And what kind of OCT nerve fiber layer do you kind of use as a cut off for patients when you tell them, hey, you're gonna get your vision back, or maybe you're not gonna get your vision back? Or do you think you can even use the number like that nerve fiber layer thickness?
I don't have an exact cutoff. I know some people, you know, even before we were using an OCT was kind of, you know, if if you had an optic nerve that looked like aspirin tablet, you probably weren't getting your vision back. You know, if there's pretty marked paleness, it's not great. I know, you know, there are some studies that have given a cutoff on the RNFL. And I don't think it's like an exact, you know, it's not, it's not a highly specific, it's kind of, you know, if you have a really good RNLF, like you're in the 80-100, you're, you're probably going to come back with what looks like a normal field on on a 30-2 or 24-2 and using a size 3 stimulus. And if you know if you're under 60, probably not so great. But I don't have a hard cutoff. And I think what's really fascinating is kind of the ganglion cell, I think if you're, you know, if you have, you know, total ganglion cell wipe out, that doesn't look like a homogenous, you know, defect or not a vertical defect, then you're probably not going to have good vision afterwards. Some patients will have really, you know, severe binasal thinning on their ganglion cell and still have really good vision recovery, which is still a little bit of a mystery. I don't know how they're seeing a temporal field without any ganglion cells, but it happens.
Yeah, I'm always very cautious for ophthalmoscopic appearance of the nerve. And OCT, I say, look, we're hoping for the best, but we have to be prepared for the worst and you're in the green zone that makes it more likely that you're gonna get your vision back. You're in the yellow zone, it's borderline. Red zone, we're trying to keep what we have not really gain back what we lost, but we'll take what you get. And I've been shocked, people in the red zone, they just got better. So I never say never anymore.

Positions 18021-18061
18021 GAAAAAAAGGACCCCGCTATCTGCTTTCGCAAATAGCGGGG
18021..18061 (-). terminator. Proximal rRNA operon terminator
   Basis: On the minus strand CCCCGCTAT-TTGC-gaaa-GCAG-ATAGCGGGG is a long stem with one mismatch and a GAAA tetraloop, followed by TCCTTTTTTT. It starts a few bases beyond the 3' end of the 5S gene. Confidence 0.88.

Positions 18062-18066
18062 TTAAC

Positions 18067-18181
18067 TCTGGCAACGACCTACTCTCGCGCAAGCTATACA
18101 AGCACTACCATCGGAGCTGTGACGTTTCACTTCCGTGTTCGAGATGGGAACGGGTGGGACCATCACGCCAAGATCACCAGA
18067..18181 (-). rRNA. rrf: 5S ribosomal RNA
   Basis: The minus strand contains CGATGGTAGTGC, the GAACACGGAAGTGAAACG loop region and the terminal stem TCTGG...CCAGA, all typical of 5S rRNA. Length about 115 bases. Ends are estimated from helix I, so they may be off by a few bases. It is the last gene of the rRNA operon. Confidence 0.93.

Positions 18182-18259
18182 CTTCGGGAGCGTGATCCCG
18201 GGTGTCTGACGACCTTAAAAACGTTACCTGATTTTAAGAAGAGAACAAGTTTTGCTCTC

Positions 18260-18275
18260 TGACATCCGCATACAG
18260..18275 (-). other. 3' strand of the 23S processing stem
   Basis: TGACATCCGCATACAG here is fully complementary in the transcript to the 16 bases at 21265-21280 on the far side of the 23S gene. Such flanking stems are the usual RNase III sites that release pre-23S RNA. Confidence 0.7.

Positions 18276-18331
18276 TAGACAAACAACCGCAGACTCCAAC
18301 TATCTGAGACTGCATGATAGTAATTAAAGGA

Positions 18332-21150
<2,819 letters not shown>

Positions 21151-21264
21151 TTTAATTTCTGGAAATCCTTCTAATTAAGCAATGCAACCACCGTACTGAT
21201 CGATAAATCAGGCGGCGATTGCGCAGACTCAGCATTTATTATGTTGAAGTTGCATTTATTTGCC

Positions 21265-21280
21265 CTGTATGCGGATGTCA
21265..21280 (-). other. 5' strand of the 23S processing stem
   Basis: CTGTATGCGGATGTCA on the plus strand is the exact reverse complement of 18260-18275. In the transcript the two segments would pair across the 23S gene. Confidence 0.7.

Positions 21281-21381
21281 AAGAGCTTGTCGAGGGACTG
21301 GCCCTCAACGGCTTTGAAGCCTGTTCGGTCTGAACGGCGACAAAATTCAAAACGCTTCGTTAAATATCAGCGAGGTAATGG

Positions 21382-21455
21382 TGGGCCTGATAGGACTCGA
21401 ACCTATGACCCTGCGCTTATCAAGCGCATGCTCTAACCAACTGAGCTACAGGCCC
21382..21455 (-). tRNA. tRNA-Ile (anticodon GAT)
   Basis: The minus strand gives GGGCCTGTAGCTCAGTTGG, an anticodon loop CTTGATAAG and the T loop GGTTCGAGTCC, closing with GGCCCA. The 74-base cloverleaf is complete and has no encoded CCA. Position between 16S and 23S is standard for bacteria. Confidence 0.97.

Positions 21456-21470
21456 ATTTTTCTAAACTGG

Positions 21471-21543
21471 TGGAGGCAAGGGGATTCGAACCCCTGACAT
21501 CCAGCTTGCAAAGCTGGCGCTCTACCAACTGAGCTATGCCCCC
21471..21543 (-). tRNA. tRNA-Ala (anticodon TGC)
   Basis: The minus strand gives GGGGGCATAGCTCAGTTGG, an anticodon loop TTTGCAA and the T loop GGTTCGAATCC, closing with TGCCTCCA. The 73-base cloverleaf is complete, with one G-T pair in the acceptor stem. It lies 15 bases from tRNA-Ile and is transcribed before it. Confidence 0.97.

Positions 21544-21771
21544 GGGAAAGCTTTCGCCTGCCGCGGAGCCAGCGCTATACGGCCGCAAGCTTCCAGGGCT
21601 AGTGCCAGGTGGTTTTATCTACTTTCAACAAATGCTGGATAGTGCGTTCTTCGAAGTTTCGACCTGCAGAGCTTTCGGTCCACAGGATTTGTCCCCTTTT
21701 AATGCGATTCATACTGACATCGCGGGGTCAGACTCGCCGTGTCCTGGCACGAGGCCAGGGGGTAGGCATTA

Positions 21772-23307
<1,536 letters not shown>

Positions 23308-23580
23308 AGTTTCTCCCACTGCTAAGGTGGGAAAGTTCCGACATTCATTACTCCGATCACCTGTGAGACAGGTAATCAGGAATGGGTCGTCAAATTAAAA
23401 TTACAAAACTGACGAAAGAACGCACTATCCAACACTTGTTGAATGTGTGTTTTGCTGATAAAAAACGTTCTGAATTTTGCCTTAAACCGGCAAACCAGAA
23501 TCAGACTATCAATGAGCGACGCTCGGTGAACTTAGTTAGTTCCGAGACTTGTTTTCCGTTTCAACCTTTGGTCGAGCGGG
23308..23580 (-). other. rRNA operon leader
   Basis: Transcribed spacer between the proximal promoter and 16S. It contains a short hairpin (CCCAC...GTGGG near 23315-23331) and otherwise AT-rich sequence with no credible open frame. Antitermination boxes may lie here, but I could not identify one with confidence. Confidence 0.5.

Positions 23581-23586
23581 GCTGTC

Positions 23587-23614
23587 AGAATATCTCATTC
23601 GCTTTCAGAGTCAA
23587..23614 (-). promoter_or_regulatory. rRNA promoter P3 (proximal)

Yeah, which is cool. And hopefully we'll find some new protective factors in the future. I think when you're in the red zone, you got to bring out that red zone defense and you definitely want to protect.
So what do you think the take home messages for the general ophthalmologist listening to today's NeuroOp Guru?
Sure, for the general ophthalmologist, you know, I think if you have a neurosurgeon or [inaudible] who you know is referring your patient for baseline vision evaluation, and you see a cystic tumor. And they have, you know, a very mild visual field defect and said, Oh, it's not that bad. We could probably watch this, I think it's important to be wary that the cystic tumors may grow a lot faster than our solid tumors. They don't obey the tumor doubling time law. And those patients may have rapid vision loss from rapid growth, and that may portend a worse visual prognosis. So I think that's probably the main take home point is watch out for cystic tumors. The good news is a lot of them will have visual recovery, but not always.
Well, that's really great. Dr. Carey as always, thank you for your time. And that concludes yet another edition of the NeuroOp Guru.
Always a pleasure.